Most Read... Rebecca WattsThe Cult of the Noble Amateur
(PN Review 239)
John McAuliffeBill Manhire in Conversation with John McAuliffe
(PN Review 259)
Eavan BolandA Lyric Voice at Bay
(PN Review 121)
Patricia CraigVal Warner: A Reminiscence
(PN Review 259)
Vahni CapildeoOn Judging Prizes, & Reading More than Six Really Good Books
(PN Review 237)
Tim Parksin conversation with Natalia Ginzburg
(PN Review 49)
Next Issue Gwyneth Lewis ‘Spiderings’ Ian Thomson ‘Fires were started: Tallinn, 1944’ Adrian May ‘Traditionalism and Tradition’ Judith Herzberg ‘Poems’ translated by Margitt Helbert Horatio Morpurgo ‘What is a Book?’
Poems Articles Interviews Reports Reviews Contributors
PN Review 276
PN Review Substack

This review is taken from PN Review 263, Volume 48 Number 3, January - February 2022.

Cover of The Attitudes
Jazmine LinklaterPoised for Prayer
The Attitudes, Katie Griffiths (Nine Arches Press) £9.99
In Katie Griffiths’ ambitious debut The Attitudes individual poems take on the weird, commonplace mixture of faith, flesh, life, doubt and death, while a number of longer sequences interweave throughout the collection. Griffiths’ speakers assume various attitudes – physical and psychological – trying them on like outfits to compare in the dressing room mirror. It’s a book made of things side-by-side, grappling with binaries to tease out their broader complexities. Under pressure are the mind and body; the tangible and metaphysical; real and illusive.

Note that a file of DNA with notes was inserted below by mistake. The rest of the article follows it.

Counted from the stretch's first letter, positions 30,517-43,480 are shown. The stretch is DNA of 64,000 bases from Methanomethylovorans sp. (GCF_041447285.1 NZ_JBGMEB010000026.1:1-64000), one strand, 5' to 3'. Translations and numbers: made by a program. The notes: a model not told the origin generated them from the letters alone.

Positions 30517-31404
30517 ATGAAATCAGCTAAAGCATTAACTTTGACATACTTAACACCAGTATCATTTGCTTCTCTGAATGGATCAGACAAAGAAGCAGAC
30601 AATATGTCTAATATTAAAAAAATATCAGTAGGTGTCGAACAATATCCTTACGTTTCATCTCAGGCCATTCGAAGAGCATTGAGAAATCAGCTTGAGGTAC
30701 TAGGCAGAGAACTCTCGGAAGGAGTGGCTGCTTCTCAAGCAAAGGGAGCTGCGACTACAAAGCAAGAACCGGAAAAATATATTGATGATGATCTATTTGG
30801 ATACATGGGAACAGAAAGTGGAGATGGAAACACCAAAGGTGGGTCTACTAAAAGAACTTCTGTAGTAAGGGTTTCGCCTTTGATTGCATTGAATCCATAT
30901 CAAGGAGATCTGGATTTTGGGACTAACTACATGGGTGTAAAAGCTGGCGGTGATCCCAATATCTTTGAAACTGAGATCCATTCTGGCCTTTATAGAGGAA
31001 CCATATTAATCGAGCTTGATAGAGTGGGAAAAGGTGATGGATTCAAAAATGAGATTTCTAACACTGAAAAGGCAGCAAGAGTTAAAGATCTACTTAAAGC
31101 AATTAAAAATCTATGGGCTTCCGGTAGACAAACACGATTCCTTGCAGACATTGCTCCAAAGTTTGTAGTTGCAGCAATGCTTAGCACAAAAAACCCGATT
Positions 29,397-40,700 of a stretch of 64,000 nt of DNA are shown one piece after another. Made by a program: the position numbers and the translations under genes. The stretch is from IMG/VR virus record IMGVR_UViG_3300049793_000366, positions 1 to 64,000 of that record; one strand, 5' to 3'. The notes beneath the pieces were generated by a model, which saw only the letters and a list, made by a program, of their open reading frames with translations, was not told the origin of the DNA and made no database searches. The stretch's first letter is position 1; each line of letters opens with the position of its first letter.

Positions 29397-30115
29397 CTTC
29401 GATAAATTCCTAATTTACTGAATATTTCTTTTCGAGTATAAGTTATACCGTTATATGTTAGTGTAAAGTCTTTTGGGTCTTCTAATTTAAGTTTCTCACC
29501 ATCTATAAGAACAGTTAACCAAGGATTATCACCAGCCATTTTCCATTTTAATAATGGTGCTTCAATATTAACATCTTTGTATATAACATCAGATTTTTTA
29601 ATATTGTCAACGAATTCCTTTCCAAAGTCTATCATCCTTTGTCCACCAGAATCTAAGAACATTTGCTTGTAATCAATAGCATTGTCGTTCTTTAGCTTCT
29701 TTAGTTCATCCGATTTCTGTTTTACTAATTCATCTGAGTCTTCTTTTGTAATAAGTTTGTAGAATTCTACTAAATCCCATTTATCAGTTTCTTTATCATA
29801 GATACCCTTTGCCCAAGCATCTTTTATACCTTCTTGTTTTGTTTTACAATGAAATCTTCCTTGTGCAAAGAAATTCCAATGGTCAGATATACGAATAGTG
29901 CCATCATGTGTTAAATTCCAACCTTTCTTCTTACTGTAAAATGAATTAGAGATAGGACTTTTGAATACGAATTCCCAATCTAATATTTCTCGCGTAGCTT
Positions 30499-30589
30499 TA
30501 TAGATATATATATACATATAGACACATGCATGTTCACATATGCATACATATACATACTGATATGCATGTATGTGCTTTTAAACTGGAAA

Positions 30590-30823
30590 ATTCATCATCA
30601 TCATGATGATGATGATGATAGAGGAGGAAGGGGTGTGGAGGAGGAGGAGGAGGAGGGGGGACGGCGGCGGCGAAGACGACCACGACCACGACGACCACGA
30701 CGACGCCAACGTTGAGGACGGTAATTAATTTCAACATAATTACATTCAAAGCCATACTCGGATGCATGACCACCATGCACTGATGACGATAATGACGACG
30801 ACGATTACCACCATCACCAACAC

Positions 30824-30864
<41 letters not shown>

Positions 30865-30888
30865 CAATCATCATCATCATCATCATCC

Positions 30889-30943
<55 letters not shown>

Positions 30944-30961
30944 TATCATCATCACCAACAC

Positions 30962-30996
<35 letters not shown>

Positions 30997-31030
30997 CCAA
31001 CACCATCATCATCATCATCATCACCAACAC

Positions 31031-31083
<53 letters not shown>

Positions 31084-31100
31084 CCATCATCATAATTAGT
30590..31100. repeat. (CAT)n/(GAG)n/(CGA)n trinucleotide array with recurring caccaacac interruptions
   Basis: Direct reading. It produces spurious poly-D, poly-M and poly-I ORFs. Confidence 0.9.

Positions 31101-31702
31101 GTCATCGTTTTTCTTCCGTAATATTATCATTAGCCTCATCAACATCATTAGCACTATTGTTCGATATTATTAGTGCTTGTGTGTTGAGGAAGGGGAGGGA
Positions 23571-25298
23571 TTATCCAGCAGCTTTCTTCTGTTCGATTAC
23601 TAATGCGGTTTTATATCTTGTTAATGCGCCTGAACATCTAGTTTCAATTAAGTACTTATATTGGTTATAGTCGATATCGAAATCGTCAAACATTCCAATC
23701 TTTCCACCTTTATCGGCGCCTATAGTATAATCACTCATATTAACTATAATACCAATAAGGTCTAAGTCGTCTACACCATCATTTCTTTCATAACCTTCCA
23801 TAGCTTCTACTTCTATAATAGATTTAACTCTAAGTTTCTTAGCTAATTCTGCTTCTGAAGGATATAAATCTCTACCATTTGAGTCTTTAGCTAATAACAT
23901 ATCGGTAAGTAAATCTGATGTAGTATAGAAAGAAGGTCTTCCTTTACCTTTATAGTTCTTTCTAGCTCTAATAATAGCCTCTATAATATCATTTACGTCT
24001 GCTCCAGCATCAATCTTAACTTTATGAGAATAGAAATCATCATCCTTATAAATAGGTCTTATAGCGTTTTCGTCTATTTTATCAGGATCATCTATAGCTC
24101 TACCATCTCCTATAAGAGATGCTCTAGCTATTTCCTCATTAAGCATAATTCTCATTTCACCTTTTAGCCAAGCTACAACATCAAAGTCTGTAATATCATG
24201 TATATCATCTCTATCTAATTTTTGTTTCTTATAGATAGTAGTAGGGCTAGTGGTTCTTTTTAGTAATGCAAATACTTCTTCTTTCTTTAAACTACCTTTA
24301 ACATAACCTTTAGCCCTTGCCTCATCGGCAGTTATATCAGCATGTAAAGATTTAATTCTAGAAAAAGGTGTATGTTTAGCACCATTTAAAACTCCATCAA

Many poems are written in two sections or short couplets. The title poem, for example, rewrites the biblical Beatitudes. Emulating those familiar couplets, Griffiths’ version feels more mythical, populated by seemingly ancient and mysterious characters including ‘earthmongers’, ‘soulscammers’ and ‘waterstabbers’. None here are blessed, and their various states are often the consequences of their own actions: ‘Torrid are those who amass / for their trinkets will devour’. The poem operates as a sort of contents list, introducing characters who reappear later in the collection across a scattered sequence of expanded portraits. These poems oscillate through complex relationships. ‘Moonbather’, for example, ‘wants to feel sorry for / you feeling sorry for her // and all the light you fail to exchange’, but later, when she ‘becomes moonlogged’ grows ‘innermost and full of retraction’. Griffith’s strangely emphatic symbology is most arrestingly developed in ‘Scargazer’, where ‘Scar’ is ‘suave as a flick, / clean as a plunge’, evoking disturbing images of self-harm. But her rhythm and syntax beguile: ‘see how easily / my arms went Scar / my back ...

Searching, please wait... animated waiting image